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We are given two permutations: A of size N and B of size M. We need to process Q queries, each query is given by two ranges, one subarray range in permutation A and one in B. We should check if there is at least one same number in those two ranges.

We don't need to answer the queries online, so we can sort them in different ways.

I tried different things with segment trees, but I don't have working ideas

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You can get $\tilde{O}(NM)$ preprocessing time and $O(1)$ time per query.

Assume for simplicity that $N$ and $M$ are powers of $2$. For each index $i = 1, \dots, n$ and $h = 2^0, 2^1, \dots, 2^{\log N}$, let $A[i, h]$ be the set of the elements in positions from $i$ to $i + 2^h -1$ in $A$. Define $B[j, k]$ similarly.

Let $R[i, h, j, k]$ be true if $A[i,h] \cap B[j, k] \neq \emptyset$ and false otherwise. You can compute each $R[i, h, j, k]$ in constant time by exploiting the following relations: $$ R[i, h, j, k] = R[i, h-1, j, k] \vee R[i + 2^{h-1}, h-1, j, k] \quad \mbox{for }h>0 \\ R[i, h, j, k] = R[i, h, j, k-1] \vee R[i, h, j + 2^{k-1}, k-1] \quad \mbox{for }k>0$$

where $R[i, 0, j, 0]$ is true iff the i-th element of $A$ equals the $j$-th element of B.

There is an intersection between the elements of A in positions $i, i+1, \dots, i+\ell_A - 1$ and the elements of B in positions $j, j+1, \dots, j+ \ell_B - 1$ iff the following condition is true: $$ R[i, h, j, k] \vee R[i + h, h, j, k] \vee R[i, h, j + k, k] \vee R[i + h, h, j + k, k], $$ where $h = \lfloor \log \ell_A \rfloor$ and $k = \lfloor \log \ell_B \rfloor$.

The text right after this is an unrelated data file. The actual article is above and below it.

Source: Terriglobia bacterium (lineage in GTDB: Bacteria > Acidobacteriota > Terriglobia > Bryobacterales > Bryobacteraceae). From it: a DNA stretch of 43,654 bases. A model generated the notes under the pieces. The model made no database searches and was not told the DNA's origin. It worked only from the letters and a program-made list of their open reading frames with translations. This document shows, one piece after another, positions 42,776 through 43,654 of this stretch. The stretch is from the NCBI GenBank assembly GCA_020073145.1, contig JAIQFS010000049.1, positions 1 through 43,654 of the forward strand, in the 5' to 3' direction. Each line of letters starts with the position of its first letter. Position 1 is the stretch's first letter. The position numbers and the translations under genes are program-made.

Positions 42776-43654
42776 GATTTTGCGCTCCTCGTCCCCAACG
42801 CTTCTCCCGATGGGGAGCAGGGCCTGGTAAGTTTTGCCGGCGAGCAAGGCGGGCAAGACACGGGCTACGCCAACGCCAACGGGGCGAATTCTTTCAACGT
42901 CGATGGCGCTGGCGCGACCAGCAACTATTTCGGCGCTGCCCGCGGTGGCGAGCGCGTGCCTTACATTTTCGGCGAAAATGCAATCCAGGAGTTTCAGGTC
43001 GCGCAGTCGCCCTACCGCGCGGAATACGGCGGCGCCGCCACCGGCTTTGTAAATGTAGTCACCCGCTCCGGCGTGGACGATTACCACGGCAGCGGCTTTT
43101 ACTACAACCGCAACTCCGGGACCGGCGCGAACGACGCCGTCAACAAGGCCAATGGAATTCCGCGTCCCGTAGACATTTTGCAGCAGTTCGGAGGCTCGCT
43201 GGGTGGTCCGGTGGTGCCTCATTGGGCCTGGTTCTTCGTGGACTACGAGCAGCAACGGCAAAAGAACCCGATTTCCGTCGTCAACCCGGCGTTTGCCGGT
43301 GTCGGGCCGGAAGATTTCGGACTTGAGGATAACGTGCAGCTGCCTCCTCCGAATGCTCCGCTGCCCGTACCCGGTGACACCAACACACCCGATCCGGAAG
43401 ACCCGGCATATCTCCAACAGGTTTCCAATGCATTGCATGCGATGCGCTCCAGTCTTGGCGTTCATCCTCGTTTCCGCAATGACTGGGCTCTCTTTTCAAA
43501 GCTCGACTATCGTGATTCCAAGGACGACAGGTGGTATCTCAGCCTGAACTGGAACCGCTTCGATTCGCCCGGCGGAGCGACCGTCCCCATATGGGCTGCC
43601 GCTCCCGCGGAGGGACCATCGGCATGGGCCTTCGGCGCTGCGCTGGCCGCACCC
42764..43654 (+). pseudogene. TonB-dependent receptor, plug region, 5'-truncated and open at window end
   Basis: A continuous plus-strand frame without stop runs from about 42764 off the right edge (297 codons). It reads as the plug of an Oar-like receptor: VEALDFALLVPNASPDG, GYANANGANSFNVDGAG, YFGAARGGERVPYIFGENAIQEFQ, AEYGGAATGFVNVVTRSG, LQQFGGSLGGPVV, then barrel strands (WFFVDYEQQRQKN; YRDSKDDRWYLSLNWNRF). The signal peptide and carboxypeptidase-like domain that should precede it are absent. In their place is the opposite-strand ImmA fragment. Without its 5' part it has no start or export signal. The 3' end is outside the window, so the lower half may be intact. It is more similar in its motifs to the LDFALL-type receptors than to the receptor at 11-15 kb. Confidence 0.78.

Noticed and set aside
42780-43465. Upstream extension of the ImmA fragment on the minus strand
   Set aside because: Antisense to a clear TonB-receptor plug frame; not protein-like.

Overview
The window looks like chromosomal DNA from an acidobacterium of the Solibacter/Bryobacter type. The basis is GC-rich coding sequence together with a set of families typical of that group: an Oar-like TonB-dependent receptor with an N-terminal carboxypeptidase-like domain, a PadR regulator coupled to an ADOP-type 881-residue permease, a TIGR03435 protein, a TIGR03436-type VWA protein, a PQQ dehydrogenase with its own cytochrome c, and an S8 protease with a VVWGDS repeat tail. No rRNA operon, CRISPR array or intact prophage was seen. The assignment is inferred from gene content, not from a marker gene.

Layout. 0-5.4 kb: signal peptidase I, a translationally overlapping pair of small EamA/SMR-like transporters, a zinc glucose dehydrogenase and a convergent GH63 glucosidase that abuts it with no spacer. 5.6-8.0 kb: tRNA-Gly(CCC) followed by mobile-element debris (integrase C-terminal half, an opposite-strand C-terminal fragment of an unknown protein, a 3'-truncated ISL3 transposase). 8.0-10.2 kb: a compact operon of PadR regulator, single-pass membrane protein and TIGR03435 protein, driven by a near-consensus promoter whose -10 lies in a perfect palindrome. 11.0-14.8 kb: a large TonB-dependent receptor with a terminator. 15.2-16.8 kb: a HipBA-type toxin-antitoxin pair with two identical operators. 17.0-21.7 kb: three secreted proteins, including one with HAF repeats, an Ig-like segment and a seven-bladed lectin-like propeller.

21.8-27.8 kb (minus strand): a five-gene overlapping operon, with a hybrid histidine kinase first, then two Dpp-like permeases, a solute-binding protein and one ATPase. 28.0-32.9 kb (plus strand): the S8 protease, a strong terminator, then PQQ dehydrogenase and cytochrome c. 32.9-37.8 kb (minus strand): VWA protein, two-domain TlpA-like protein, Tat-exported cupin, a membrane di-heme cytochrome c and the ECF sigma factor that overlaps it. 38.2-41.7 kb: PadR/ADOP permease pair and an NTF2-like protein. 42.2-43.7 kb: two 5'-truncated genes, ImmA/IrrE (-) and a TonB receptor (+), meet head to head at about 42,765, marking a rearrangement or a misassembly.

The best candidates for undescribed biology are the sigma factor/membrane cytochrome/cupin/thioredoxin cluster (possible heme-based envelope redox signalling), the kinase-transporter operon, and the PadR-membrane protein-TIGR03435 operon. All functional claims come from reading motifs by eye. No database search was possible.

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  • $\begingroup$ Having a processing time of O(NM) is pretty slow, is there a way to eliminate that preprocessing? $\endgroup$ – someone12321 Jun 7 at 4:03
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Either I'm misunderstanding something or you're severely overcomplicating the issue.

Memory: N+2M

Runtime: Q*range_A

A: plain old array

B: hashmap value => position

For slice of A: If B.get(a) within range_B return true

Else return false

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  • $\begingroup$ What is the time complexity of this solution? It seems like O(QN) in total, however I'm looking for solutions in O(QlogN) or similar complexity $\endgroup$ – someone12321 Jun 7 at 4:00
  • $\begingroup$ @someone12321 Time complexity is sigma range_q_a in Q. If the ranges are trivially small, you can write it as O(Q) $\endgroup$ – guest Jun 7 at 16:54

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